When the nurse came in to check Ayad's vital signs, I couldn't believe my eyes. The monitor showed an oxygen saturation of 100%! This is such a gift from God, considering his pre-op levels were usually in the low 70's. His mother would ask me every day the state of her son's oxygen and look so sad when I gave her the results. Together, we held onto the hope that we would see Ayad restored. And now that day had come!
Ayad was not quite ready to come home with us, but I told him it should be very soon. His mother chimed in with "Inshallah!" (God willing). Both mother and son are eager to be reunited with our community in Jerusalem. To my delight, Ayad put on his fashionable sandals and escorted us down the hallway to say goodbye. I hope and pray that within the next day or two, our home will once again be filled with his cheerful presence!
Ayad has now moved out of the main ICU to a secondary ICU, thank God for this progress. Mum was happy to see us. Ayad was all wired up and it was unusual to see him just lying there as Ayad never stops running around at Shevet. (Fluids are still draining from his chest tube.) We all interacted with Ayad but I think he just wanted his Mum.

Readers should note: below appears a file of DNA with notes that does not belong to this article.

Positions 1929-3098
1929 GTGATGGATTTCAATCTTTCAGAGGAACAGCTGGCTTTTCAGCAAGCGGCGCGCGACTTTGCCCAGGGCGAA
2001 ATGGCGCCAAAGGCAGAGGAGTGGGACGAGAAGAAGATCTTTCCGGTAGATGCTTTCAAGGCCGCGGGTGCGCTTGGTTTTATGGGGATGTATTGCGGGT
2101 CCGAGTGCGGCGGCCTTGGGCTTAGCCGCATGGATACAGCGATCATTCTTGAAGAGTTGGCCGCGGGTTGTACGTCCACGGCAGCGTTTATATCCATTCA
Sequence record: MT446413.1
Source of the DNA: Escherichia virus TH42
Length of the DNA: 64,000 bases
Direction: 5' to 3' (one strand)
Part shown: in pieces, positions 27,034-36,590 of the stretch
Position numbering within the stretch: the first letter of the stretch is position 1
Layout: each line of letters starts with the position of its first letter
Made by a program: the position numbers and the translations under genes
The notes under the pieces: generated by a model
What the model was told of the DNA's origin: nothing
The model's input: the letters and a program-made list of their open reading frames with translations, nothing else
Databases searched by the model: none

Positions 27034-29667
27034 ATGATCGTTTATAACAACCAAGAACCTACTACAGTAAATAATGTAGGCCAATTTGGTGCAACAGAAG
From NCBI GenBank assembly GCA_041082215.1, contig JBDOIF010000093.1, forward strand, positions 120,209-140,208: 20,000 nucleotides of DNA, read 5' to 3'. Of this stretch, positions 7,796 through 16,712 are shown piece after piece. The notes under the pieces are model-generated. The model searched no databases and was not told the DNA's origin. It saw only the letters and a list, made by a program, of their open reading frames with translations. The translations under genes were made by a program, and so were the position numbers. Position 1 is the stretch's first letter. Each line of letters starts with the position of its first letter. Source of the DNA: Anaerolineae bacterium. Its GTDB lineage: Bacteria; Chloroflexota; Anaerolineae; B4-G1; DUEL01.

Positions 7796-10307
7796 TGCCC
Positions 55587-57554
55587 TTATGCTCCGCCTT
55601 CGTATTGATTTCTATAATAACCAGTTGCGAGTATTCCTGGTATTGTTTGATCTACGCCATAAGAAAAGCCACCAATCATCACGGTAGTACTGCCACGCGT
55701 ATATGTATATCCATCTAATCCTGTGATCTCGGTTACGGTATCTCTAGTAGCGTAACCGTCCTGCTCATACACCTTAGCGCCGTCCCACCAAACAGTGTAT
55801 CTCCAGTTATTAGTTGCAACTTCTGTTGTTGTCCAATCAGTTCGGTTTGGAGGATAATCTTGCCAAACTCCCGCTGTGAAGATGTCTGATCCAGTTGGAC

The doctor came in whilst we were around his bed to do an ultrasound on his heart after the surgery closing the hole in his heart and opening his plenary artery. The doctor explained the different colours on the screen and said that his heart was beating perfectly and that there was no fluid surrounding his heart which was a good sign. She stated that if he continued to improve he could be out in five days.
Jessie did some translating to Ayad